Cross-border bribery in the spotlight

4 December 2014, by Adam Foldes, Transparency International.

If someone is interested in how much effort the most developed countries of the world put into investigating and prosecuting companies that bribe abroad, then during the last few months there was plenty of news to be followed.

In October 2014 Transparency International (TI) published its annual Exporting Corruption Report. In this report TI looks at both tangible enforcement efforts by countries that are parties to the OECD Anti-Bribery Convention (currently there are 41 exporting countries among them, which account for about two thirds of world exports) and also prepares country reports assessing the latest developments in the legal systems and practice of these states. Unfortunately the results are not encouraging, more than a half of these countries show little or no enforcement and there are only four countries that are really active in sanctioning companies and their employees bribing abroad.

In November 2014 the G20 adopted a new Anti-Corruption Implementation Plan for 2015-2016, in which tackling bribery in international business transactions is one of their priorities. Among their commitments it is very promising that India, Indonesia and Saudi Arabia will criminalise foreign bribery and several other countries, which have not yet done so will establish liability of legal persons.

In December 2014 the OECD published a ground-breaking report on foreign bribery. The OECD Foreign Bribery Report is unique as it builds on a collection of more than 400 settlements and judgements reached in 41 countries that are parties to the OECD Anti-Bribery Convention. Almost a half of these documents are not accessible to anyone but the OECD Working Group on Bribery with its mandate to review how the most developed countries implement the Convention and enforce actions against companies and employees that bribe abroad. The main findings of the report correspond with TI’s Exporting Corruption Report and provide an unparalleled insight into the anatomy of corrupt cross-border business deals.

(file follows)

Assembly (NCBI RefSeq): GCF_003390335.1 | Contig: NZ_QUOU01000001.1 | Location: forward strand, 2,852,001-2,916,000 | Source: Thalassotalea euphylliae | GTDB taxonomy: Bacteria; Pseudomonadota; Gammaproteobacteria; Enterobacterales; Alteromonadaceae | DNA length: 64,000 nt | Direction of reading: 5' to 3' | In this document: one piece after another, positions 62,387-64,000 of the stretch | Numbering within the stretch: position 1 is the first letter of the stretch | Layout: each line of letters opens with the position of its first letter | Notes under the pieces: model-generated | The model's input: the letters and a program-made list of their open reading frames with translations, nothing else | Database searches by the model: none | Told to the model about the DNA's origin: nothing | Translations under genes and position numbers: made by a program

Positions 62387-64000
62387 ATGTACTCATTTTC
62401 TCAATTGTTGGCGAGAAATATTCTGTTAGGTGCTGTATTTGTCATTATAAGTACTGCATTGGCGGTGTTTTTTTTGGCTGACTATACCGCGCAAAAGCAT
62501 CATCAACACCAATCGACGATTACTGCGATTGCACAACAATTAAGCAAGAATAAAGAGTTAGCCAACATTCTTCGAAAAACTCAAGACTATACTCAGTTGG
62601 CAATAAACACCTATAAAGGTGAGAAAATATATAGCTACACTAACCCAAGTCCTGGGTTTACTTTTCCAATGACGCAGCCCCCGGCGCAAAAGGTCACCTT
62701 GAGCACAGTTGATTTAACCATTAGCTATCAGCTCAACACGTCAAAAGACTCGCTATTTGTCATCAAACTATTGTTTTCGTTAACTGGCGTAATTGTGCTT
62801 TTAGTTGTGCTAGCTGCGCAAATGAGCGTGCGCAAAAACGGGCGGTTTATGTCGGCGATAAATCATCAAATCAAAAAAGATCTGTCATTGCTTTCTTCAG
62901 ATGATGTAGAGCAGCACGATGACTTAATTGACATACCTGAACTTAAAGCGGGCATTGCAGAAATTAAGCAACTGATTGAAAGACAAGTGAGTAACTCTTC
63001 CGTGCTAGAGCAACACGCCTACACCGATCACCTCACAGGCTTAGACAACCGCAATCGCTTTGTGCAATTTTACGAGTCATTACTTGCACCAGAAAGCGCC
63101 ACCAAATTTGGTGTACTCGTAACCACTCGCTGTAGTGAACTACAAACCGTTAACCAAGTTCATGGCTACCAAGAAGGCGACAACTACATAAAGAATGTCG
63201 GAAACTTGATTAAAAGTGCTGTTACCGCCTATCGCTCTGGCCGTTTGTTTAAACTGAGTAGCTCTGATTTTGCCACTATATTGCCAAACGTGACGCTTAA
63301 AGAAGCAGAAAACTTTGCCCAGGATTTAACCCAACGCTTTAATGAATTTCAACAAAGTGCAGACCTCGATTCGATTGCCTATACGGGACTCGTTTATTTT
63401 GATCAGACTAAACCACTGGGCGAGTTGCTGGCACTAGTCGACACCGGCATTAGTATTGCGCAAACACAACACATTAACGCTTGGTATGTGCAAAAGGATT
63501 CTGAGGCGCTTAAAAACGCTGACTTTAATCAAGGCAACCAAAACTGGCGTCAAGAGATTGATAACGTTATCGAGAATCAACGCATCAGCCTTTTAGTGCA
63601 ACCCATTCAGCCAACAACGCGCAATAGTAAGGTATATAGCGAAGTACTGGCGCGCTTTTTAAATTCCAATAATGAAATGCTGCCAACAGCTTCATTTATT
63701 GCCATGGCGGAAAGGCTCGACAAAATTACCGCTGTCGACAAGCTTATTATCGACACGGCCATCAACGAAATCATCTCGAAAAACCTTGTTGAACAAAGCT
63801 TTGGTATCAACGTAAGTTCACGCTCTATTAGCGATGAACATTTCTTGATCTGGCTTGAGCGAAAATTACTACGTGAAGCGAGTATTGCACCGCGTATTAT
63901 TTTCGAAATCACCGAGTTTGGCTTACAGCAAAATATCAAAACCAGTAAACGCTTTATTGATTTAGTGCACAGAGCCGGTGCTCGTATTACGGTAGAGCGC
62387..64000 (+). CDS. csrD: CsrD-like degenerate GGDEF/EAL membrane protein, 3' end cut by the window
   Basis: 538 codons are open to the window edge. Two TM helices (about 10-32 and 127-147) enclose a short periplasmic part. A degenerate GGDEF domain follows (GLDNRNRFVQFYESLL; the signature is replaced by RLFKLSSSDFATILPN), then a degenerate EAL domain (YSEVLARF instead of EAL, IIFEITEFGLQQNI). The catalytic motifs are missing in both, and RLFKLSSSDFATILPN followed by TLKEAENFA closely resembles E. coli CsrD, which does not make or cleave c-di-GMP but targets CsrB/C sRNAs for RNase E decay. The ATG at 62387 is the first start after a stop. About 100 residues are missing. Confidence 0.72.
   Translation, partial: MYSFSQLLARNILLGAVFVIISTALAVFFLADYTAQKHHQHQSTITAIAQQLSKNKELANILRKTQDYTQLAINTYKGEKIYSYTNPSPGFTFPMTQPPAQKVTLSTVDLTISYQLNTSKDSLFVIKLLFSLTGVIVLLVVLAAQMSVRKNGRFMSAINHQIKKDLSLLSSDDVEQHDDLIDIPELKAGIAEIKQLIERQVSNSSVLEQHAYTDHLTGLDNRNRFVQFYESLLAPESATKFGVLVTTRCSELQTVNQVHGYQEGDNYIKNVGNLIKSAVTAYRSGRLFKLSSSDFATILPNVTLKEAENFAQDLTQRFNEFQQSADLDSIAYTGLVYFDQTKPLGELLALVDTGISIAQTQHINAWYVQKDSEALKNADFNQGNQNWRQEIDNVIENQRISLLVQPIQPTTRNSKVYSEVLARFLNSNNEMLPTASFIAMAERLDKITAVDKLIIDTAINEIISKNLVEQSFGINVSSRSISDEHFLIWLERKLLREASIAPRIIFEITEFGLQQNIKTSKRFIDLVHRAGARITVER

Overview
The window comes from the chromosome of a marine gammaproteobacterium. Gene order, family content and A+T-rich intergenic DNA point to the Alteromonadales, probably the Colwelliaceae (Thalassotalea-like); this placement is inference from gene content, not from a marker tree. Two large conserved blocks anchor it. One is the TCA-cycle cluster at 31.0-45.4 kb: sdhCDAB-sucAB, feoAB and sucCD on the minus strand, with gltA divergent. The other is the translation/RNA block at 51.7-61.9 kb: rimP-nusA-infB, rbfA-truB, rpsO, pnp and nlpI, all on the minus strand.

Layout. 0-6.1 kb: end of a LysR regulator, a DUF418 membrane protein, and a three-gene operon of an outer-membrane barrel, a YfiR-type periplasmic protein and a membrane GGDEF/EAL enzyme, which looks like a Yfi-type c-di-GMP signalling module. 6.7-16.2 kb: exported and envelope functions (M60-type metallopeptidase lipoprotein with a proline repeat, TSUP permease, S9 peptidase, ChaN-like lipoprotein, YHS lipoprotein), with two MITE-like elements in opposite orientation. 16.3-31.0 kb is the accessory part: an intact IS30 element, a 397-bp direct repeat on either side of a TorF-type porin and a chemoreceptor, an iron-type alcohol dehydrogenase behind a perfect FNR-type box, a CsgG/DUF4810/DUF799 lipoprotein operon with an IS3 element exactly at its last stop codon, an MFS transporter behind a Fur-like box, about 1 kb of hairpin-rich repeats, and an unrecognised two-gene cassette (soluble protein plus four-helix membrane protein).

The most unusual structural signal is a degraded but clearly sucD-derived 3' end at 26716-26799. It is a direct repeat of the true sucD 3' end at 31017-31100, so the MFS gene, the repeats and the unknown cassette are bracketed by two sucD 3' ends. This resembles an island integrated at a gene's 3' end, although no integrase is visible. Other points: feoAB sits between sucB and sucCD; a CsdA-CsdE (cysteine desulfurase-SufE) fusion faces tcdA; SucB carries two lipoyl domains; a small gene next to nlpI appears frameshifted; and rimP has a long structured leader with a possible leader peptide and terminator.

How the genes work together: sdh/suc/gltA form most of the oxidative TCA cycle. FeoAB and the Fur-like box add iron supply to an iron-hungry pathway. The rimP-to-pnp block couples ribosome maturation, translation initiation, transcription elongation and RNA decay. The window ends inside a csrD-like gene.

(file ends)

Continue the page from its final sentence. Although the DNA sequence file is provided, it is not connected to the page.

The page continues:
In 2015 the OECD Working Group on Bribery will start its next phase of reviewing how the OECD Anti-Bribery Convention is implemented. Prior to that they have invited any interested civil society and private sector organisation to provide input into what exactly should be monitored during the coming four to five years in the context of the Convention.

No doubt foreign bribery remains an important issue of global corruption, but what is encouraging is that the above reports and commitments provide a solid basis for advocacy and for progress.